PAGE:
Monday, August 1, 2011

Wind Chimes

Ever since I can remember I have loved the sounds of a wind chime. I always had one hanging out back and it was very soothing.
The history of wind chimes dates back to prehistoric times. The greatest and most elegant development was in east and south Asia, from Bali to Tibet and Japan. Buddhists attached thousands of elegantly
decorated, cast, or carved wind chimes and wind bells to the eaves of sacred religious structures to create an almost deafening sound in the wind.
You can learn more about wind chimes here:Origin of Wind Chimes 
Here are the materials you will need:
  • 5 1/4-inch-diameter plastic flowerpot saucer
  • Five 1 1/2-inch-diameter clay pots
  • Clear acrylic finish
  • Pushpin
  • Acrylic paint
  • Scissors
  • String
  • Hole punch
  • Soda bottle
  • Craft knife
  • Small bells
  • Buttons

  1. Paint the saucer and pots. When the paint dries, add a coat of clear acrylic finish. Let it dry.
  2. Using a pushpin, make a hole in the center of the plastic saucer and at four equidistant spots around the side of the saucer. Widen the holes with scissors or a compass point if needed (a parent's job).
  3. Cut five leaf shapes out of the soda bottle (a parent's job).
  4. Cut four 1 1/2-foot lengths of string.
  5. To make each chime, punch a hole in the end of a plastic leaf and tie it onto the end of the string. Next, slip on the bell, tie a knot about 3/4 inch above the bell, thread on a button and then a pot (upside down).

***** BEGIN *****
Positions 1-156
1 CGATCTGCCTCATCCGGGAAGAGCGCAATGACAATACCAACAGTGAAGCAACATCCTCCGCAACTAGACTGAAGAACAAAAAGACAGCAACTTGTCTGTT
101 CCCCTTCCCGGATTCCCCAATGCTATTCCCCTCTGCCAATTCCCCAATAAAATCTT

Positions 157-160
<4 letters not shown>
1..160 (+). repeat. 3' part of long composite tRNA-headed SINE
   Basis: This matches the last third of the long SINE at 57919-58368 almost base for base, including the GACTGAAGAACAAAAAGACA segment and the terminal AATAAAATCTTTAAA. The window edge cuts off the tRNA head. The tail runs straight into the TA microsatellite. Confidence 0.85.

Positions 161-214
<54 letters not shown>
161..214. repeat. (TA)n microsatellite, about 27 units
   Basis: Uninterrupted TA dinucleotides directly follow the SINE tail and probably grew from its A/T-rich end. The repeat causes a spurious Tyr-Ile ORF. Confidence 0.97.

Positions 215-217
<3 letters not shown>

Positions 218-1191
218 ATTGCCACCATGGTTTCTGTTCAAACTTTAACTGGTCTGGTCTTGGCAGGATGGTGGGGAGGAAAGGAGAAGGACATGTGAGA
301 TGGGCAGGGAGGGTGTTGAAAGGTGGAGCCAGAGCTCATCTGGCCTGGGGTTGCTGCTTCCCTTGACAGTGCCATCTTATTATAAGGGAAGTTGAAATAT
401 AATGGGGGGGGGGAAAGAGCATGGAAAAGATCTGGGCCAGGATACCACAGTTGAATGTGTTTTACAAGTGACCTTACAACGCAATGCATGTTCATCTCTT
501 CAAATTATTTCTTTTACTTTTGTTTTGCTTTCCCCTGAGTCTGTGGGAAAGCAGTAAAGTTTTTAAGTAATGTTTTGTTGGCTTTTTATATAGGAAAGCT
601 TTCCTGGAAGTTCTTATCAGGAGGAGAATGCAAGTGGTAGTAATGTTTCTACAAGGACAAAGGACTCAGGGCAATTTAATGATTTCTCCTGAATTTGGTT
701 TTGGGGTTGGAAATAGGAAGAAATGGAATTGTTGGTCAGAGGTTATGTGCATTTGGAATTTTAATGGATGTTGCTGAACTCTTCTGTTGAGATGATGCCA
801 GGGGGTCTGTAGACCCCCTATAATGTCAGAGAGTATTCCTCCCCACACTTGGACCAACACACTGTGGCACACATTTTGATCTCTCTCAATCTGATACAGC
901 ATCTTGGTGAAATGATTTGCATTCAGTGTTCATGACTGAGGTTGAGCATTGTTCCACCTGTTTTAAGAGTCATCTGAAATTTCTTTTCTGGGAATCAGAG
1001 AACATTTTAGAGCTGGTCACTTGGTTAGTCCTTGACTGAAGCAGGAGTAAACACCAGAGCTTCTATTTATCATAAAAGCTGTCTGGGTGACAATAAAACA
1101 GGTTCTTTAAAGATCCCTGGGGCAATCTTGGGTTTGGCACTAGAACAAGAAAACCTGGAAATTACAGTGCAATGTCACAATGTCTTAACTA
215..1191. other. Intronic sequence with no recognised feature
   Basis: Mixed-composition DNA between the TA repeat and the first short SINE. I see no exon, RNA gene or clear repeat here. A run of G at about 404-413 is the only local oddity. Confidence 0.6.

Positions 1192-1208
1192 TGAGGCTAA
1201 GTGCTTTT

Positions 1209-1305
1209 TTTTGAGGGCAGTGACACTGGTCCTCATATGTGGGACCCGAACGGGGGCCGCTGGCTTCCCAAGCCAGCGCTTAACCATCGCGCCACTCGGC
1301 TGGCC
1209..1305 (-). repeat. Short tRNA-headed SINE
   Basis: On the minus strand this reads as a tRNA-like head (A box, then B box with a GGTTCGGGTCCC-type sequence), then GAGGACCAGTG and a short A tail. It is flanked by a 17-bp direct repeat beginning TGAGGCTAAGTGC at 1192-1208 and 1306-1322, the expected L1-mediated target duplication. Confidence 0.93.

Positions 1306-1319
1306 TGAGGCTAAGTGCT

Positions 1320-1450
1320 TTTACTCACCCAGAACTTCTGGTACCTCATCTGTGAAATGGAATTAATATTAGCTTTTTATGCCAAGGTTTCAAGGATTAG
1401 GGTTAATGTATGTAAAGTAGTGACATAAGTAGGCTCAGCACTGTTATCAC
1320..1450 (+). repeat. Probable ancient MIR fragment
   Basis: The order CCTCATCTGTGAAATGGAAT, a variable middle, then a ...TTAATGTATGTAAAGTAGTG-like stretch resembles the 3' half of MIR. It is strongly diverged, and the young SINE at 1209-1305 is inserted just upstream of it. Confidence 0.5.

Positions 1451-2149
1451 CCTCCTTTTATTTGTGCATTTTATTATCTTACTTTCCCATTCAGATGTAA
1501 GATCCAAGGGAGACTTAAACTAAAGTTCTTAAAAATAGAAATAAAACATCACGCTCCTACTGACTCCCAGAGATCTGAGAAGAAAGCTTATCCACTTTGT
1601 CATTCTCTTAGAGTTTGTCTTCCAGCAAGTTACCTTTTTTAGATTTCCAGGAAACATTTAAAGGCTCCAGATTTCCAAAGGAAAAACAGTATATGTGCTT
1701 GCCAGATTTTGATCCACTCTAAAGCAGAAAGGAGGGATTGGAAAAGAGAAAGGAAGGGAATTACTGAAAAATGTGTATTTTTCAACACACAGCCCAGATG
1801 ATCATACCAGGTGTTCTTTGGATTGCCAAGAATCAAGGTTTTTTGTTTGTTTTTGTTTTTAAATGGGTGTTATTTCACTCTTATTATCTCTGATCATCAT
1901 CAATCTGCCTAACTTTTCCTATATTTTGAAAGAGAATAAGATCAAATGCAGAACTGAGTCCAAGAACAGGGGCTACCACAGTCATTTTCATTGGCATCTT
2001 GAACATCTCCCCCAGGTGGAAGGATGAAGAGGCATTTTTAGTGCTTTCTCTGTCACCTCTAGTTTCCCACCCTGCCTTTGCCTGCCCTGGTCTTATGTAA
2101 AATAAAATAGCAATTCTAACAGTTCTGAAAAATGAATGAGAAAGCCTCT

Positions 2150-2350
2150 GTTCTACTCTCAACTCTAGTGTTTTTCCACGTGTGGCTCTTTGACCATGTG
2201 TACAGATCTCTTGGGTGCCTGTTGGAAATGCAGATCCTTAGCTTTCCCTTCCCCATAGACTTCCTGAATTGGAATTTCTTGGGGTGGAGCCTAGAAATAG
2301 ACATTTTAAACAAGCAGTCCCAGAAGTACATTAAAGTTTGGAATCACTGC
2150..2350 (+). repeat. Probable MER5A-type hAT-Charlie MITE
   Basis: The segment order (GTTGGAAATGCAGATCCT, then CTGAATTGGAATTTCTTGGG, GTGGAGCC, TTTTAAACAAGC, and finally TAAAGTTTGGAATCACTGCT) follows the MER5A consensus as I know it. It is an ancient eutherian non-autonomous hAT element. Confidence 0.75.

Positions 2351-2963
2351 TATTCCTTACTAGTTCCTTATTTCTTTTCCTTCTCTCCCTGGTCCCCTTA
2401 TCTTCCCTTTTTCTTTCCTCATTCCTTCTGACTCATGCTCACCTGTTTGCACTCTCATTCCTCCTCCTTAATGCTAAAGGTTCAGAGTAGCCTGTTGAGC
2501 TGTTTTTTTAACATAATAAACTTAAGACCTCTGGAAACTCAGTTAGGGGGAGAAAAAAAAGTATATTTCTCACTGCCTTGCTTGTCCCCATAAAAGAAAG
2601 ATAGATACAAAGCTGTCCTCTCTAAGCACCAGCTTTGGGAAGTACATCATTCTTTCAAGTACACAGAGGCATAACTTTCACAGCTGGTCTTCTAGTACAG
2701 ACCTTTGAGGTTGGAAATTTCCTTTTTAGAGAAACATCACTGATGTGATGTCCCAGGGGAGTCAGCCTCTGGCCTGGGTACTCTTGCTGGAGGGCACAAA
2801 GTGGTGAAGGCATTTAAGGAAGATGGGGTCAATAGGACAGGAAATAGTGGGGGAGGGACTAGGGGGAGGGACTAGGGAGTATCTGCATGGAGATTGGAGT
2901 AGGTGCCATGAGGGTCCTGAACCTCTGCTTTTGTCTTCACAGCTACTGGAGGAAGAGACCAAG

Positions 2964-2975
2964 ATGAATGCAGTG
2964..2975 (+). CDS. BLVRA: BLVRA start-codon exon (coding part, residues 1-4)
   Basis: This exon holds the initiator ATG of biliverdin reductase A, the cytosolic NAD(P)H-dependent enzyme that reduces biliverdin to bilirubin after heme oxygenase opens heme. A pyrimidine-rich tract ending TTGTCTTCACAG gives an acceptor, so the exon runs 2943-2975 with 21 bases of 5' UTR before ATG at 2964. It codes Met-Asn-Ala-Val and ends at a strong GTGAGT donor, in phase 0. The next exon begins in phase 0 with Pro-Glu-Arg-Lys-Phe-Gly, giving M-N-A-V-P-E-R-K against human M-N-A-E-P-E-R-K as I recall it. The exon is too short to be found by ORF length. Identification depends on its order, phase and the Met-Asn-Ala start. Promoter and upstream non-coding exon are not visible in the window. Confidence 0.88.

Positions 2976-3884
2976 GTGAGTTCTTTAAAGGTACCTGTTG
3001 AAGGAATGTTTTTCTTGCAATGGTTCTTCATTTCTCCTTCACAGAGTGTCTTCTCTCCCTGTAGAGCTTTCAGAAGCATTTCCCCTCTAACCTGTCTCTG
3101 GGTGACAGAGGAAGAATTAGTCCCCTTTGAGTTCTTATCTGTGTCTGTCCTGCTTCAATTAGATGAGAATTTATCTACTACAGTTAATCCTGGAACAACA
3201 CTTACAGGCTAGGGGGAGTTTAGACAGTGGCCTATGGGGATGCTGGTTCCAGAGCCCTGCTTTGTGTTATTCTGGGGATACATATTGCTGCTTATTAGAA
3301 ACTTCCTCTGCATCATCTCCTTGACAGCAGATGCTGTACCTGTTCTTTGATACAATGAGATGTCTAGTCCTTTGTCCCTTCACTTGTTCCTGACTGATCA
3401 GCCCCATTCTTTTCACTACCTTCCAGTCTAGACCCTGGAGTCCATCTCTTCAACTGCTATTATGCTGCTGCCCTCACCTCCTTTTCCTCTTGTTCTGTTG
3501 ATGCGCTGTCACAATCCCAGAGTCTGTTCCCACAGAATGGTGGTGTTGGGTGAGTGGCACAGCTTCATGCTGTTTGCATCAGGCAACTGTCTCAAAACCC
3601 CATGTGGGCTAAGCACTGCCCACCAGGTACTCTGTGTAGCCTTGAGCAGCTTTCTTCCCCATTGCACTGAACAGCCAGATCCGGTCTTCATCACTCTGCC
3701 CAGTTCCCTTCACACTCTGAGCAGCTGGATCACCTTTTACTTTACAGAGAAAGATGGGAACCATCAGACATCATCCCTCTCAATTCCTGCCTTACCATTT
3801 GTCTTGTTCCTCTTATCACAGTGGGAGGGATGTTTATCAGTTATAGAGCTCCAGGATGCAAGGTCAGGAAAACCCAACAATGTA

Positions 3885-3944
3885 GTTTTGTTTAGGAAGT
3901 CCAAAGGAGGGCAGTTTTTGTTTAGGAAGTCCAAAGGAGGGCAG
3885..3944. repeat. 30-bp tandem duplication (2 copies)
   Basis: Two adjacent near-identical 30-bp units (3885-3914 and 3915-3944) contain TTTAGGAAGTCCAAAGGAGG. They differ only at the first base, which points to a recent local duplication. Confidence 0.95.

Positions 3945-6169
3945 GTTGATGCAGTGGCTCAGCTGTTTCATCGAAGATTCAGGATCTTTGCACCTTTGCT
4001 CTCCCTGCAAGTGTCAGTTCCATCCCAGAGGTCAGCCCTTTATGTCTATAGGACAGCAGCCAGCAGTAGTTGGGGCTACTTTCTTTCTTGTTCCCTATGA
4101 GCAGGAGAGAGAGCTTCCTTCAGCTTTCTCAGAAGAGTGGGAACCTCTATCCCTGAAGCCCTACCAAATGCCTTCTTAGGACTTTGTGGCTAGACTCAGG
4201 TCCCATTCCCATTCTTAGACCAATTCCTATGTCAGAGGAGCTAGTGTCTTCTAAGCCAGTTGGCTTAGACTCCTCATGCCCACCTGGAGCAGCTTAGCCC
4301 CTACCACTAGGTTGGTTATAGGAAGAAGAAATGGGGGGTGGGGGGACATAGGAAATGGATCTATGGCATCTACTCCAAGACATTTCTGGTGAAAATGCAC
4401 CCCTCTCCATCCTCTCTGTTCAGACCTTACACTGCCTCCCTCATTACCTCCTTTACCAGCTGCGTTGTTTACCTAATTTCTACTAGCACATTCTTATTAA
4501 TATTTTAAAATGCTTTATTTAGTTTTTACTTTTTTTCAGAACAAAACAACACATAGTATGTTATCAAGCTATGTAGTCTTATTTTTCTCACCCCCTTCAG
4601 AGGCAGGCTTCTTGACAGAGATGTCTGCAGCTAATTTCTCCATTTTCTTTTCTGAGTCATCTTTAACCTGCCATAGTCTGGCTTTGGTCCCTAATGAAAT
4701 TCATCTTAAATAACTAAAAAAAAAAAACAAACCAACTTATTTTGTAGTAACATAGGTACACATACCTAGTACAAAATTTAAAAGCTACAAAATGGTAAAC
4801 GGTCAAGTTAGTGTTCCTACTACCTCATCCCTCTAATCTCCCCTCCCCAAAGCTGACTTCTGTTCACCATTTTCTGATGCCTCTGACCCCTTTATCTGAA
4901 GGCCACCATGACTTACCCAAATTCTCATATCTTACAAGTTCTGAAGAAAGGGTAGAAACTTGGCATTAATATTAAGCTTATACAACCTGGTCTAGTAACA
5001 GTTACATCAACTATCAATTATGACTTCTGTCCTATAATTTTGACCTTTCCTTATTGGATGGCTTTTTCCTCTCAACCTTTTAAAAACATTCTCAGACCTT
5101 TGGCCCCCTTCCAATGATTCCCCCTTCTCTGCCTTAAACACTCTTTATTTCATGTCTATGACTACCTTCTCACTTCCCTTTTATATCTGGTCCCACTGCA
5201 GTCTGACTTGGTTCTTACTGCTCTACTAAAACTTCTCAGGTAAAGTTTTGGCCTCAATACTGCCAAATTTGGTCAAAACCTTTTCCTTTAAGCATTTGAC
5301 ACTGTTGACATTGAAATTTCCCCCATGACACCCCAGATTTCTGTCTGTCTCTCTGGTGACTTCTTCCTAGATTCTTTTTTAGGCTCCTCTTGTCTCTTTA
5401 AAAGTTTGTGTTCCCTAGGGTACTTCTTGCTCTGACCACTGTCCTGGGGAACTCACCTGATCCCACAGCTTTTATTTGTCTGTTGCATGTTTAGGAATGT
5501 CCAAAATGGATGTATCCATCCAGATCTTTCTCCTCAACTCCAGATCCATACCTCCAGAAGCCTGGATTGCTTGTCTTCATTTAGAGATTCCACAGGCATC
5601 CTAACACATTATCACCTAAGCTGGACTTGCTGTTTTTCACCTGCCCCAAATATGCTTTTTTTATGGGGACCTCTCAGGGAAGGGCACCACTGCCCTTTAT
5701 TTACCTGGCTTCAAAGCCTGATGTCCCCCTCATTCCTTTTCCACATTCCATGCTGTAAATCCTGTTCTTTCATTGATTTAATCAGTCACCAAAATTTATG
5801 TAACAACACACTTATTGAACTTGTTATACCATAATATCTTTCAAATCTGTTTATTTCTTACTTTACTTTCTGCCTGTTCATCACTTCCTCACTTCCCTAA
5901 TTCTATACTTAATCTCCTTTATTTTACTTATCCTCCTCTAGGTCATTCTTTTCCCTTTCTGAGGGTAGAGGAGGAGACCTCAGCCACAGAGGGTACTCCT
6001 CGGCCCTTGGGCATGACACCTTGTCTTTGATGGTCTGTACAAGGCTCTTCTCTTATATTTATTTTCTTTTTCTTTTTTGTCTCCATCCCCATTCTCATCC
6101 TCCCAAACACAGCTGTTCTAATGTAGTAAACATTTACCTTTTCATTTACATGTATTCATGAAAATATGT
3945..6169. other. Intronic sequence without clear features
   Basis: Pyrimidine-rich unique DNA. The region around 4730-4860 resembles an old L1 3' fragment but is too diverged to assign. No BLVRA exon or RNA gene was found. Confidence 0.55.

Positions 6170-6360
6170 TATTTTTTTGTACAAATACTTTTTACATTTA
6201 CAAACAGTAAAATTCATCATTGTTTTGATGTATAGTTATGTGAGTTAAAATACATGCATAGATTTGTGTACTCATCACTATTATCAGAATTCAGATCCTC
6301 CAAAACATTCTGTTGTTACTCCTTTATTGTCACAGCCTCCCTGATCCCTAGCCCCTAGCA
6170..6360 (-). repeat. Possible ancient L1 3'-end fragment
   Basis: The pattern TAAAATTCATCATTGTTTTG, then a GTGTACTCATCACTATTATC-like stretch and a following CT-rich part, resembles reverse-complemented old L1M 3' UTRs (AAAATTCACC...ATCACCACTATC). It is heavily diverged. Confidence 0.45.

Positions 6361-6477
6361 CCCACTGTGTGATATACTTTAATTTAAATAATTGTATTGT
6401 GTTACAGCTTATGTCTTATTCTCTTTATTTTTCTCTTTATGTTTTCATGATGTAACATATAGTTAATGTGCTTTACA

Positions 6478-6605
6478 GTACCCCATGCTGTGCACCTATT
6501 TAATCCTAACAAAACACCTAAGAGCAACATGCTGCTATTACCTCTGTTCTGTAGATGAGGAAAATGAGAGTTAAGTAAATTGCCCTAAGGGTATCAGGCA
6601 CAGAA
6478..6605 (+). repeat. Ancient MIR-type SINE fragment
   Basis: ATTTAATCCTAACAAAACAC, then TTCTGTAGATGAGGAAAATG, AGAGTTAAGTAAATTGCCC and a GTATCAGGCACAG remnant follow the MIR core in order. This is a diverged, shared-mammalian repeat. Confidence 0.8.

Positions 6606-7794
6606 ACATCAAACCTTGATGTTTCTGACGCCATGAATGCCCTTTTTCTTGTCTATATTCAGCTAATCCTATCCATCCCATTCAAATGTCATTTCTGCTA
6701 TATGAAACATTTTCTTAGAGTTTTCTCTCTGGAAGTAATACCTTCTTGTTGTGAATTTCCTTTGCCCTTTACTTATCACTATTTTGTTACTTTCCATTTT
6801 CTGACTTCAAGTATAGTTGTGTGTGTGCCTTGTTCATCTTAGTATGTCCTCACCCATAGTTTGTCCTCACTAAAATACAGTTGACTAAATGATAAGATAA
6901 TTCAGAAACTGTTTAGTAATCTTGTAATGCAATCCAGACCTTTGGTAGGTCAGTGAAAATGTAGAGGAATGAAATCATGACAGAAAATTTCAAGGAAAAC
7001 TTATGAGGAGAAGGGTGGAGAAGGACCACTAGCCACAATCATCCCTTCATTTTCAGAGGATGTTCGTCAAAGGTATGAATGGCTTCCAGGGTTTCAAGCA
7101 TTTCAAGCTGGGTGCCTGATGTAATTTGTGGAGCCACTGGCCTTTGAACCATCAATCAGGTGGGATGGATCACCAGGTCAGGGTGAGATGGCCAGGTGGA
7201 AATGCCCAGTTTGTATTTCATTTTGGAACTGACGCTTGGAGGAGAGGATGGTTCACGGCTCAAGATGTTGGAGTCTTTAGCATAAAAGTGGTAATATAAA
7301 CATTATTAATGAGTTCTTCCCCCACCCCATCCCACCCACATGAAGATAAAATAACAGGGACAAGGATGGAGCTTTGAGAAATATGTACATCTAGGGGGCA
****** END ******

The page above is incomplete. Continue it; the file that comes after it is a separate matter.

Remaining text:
6. Thread the end of the string out through one of the side holes in the saucer (thread from the inside and make sure the saucer's upside down). To fasten in place, run the string up through one hole in a button and then down through another hole and knot tightly.

Here are some books related to our topic:

"I bought this for the whirligigs because I thought my students could maybe make one for fun since we are reading a novel called Whirligig. However, the book had very cute ideas for wind chimes for small children, but not really any whirligigs. So, it's not a bad book; it just needs a new title." Reviewed by:RDennler 

"A good book with a few good projects gives you ideas for things to try"Reviewed by:William Lance 

1 comment:

  1. Thanks.These books are really very helpful.These books contains very good projects.